Elisabeth Manville
Jun 18, 2012

Forging new connections: paralyzed rats walk again

Electrical-chemical stimulation to the affected spinal area.Our brains go through many changes as we grow, learn and experience new situations. Many of these changes are obvious, including maturing as we get older as a result of brain development, acquiring new skills and forming habits. This capacity for growth and change also extends to the entire nervous system. This idea -- called neuroplasticity -- is the basis for the latest breakthrough in spinal cord injury (SCI) rehabilitation.

Currently, despite decades of research and some promising advances, the goal of treatment for paralysis caused by severe SCI is to improve the quality of life for the patient, keeping the body strong despite limitations to prevent further injury. However, ongoing research offers many potential therapies.

On May 31, Swiss researchers announced that rats with legs that were completely paralyzed due to SCI were now walking, and even running, voluntarily due to a new therapy developed in the Courtine Lab at École Polytechnique Fédérale de Lausanne (EFPL) in Switzerland.

The novel method utilizes both pharmacological techniques and electrical-chemical stimulation. For training, rats were placed in a special harness that suppoted their weight.Rats severe spinal cord injuries were injected with a chemical solution of monoamine agonists. The chemicals bind to receptors of dopamine, adrenaline and serotonin on the spinal neurons, acting as a replacement for neurotransmitters released by brainstem pathways in healthy patients and triggering cell responses. Following the chemical treatment, the rats were stimulated with electrodes specifically targeting the neurons that control leg movement. When placed on a treadmill, their bodies held up in a device for support, the rats’ legs mimicked a walking pattern involuntarily.

“The spinal cord, even when isolated from the brain, has the capacity to learn the task to which it is exposed,” Dr. Grégoire Courtine, who heads the research, said in a video.

Previously, in 2009, Courtine used similar techniques to achieve this involuntary movement in the rats. Now, however, the rats have reached a new milestone: voluntary walking. Through repeatedly walking involuntarily, new nerve fibers formed and bypassed the damaged area of the spinal cord. It appears that the therapy awakened the “innate intelligence” of the spinal column, as Courtine refers to its capacity to learn. The results of the tests performed in his lab indicate that only a very weak signal from the brain is required to make movement possible, and in turn this allows the potential for that signal to be strengthened.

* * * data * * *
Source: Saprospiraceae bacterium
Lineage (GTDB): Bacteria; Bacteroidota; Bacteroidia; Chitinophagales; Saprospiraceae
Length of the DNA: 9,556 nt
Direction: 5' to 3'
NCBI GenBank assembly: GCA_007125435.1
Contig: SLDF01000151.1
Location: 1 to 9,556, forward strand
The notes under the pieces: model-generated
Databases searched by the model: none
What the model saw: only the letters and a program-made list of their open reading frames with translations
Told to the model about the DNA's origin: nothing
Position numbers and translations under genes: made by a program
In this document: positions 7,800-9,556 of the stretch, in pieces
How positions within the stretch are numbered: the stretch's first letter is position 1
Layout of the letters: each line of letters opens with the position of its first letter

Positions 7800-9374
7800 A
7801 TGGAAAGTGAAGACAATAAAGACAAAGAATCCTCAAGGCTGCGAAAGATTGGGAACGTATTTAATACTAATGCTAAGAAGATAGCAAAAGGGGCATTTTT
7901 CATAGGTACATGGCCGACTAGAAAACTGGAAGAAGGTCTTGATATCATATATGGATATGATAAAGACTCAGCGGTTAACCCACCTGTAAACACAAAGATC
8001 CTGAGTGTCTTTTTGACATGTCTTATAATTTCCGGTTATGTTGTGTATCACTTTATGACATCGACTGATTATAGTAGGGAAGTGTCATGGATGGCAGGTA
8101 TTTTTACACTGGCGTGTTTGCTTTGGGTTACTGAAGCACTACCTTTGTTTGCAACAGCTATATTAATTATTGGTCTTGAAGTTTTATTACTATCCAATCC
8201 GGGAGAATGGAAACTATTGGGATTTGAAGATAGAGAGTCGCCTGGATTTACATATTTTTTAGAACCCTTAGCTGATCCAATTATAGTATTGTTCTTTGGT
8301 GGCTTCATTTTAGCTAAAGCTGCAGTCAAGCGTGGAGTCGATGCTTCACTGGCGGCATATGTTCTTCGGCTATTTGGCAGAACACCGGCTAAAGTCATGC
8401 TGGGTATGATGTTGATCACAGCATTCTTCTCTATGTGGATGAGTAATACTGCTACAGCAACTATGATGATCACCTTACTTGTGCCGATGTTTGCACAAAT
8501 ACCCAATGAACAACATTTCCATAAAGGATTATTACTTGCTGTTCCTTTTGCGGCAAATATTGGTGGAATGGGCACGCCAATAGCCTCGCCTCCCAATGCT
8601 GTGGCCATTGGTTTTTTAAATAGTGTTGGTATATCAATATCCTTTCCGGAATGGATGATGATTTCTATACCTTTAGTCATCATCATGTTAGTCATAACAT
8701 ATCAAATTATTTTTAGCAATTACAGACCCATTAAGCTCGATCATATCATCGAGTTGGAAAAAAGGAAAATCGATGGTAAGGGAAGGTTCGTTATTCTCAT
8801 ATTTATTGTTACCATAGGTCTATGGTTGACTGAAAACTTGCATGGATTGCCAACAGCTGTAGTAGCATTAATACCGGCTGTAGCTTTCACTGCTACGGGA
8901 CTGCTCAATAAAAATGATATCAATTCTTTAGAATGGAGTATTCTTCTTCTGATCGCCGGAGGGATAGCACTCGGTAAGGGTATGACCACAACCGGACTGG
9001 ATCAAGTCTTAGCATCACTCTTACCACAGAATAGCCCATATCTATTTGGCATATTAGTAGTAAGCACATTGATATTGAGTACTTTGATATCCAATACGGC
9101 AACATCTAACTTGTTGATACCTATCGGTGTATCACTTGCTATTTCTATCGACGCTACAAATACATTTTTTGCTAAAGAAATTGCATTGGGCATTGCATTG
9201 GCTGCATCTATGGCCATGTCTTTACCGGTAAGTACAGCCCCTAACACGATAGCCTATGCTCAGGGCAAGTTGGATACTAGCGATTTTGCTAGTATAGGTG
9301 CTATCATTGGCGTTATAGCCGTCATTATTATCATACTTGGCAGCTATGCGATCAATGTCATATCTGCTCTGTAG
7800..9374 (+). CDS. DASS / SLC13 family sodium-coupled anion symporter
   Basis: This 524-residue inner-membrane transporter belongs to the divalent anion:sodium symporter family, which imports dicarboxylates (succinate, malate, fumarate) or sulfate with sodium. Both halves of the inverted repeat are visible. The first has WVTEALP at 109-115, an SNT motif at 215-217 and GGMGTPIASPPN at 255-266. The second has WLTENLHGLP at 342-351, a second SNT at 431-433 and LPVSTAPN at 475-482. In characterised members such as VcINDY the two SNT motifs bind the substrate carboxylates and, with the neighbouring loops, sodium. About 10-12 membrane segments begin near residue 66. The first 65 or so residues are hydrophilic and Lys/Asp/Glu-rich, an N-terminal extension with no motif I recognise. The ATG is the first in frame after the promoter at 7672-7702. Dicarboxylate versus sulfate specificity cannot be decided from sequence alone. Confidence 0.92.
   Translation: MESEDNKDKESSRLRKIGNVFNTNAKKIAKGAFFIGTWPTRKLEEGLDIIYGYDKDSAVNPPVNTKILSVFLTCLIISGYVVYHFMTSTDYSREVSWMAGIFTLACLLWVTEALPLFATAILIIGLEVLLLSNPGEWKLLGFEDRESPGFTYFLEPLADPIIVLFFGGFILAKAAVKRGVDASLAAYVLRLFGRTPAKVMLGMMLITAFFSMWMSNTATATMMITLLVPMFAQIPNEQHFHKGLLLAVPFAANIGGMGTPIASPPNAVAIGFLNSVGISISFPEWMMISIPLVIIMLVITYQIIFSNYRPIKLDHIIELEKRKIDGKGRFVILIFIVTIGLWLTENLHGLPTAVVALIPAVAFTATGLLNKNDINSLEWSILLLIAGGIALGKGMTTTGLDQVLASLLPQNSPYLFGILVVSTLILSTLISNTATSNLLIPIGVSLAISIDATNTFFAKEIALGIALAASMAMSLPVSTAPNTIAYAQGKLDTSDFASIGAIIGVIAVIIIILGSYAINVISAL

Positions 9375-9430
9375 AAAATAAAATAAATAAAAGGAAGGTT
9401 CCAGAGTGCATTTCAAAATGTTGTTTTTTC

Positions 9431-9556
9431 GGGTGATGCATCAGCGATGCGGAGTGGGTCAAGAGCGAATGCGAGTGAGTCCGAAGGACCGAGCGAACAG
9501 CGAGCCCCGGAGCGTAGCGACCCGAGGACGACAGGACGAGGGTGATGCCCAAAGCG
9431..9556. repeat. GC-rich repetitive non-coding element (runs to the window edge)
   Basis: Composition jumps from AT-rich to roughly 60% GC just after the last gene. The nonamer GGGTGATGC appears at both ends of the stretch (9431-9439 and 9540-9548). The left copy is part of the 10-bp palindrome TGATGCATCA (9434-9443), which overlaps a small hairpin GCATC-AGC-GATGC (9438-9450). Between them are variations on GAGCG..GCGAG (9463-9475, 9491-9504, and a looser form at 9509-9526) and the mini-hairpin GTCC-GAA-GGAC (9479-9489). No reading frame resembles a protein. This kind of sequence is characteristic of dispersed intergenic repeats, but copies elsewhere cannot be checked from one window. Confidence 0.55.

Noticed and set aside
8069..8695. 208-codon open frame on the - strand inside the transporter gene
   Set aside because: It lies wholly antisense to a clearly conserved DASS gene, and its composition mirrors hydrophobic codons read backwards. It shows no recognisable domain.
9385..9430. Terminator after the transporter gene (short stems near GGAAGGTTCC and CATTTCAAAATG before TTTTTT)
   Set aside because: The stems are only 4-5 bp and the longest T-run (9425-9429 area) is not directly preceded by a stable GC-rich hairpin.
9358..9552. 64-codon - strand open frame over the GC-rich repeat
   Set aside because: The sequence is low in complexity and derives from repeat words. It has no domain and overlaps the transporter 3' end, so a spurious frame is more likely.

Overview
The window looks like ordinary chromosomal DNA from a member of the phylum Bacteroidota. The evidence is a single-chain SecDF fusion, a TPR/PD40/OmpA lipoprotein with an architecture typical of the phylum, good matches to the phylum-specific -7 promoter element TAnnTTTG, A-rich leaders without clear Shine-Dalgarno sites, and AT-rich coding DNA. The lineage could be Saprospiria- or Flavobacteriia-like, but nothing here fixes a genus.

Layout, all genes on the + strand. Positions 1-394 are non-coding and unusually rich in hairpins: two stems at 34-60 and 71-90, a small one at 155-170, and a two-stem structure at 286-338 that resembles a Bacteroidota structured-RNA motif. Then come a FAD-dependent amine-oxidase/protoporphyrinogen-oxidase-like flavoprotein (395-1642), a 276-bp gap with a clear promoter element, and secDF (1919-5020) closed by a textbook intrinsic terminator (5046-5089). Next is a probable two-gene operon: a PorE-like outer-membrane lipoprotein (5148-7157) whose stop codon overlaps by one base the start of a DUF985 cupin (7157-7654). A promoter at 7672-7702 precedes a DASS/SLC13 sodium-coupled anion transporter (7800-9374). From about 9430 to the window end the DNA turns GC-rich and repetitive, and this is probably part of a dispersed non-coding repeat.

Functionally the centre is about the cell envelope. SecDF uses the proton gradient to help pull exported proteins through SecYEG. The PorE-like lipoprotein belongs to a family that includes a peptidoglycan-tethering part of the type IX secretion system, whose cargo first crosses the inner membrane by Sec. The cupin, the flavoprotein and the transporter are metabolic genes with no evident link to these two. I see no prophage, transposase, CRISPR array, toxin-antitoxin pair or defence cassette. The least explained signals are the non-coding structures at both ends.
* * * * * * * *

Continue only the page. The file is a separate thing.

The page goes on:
This method differs from another approach to treating SCI that has recently shown some promise -- stem cell therapy -- in that it does not aim to repair the lesion of the spinal cord, but rather overcome the lesion and disruption in the signals to the brain. The results of another study, which were also released last month, demonstrated success in improving mobility in some patients dealing with the aftermath of SCI, and even appear to have improved lesions according to MRI scans, with transplants of mesenchymal stem cells (MSCs) derived from the patients’ own bone marrow. It was the first study in which MSCs were injected directly into the spinal cord for treatment of SCI.

While a complete restoration of a damaged, even completely severed, spinal cord through stem cell therapy or other means may seem to be the ideal goal of SCI research, the results out of the Courtine lab show that the body may be able to, with minimally-invasive assistance, repair itself and overcome devastating injury. The success of the new method in an animal model speaks to the amazing capacity of the body to bounce back from injury and the degree to which science can amplify this. While electrical stimulation has been used to treat paralysis, if this new type of therapy translates to the human body, it would be a breakthrough. Instead of using electrical signals to assist in specific tasks temporarily, it would allow for the potential to rebuild pathways to restore movement on one’s own accord.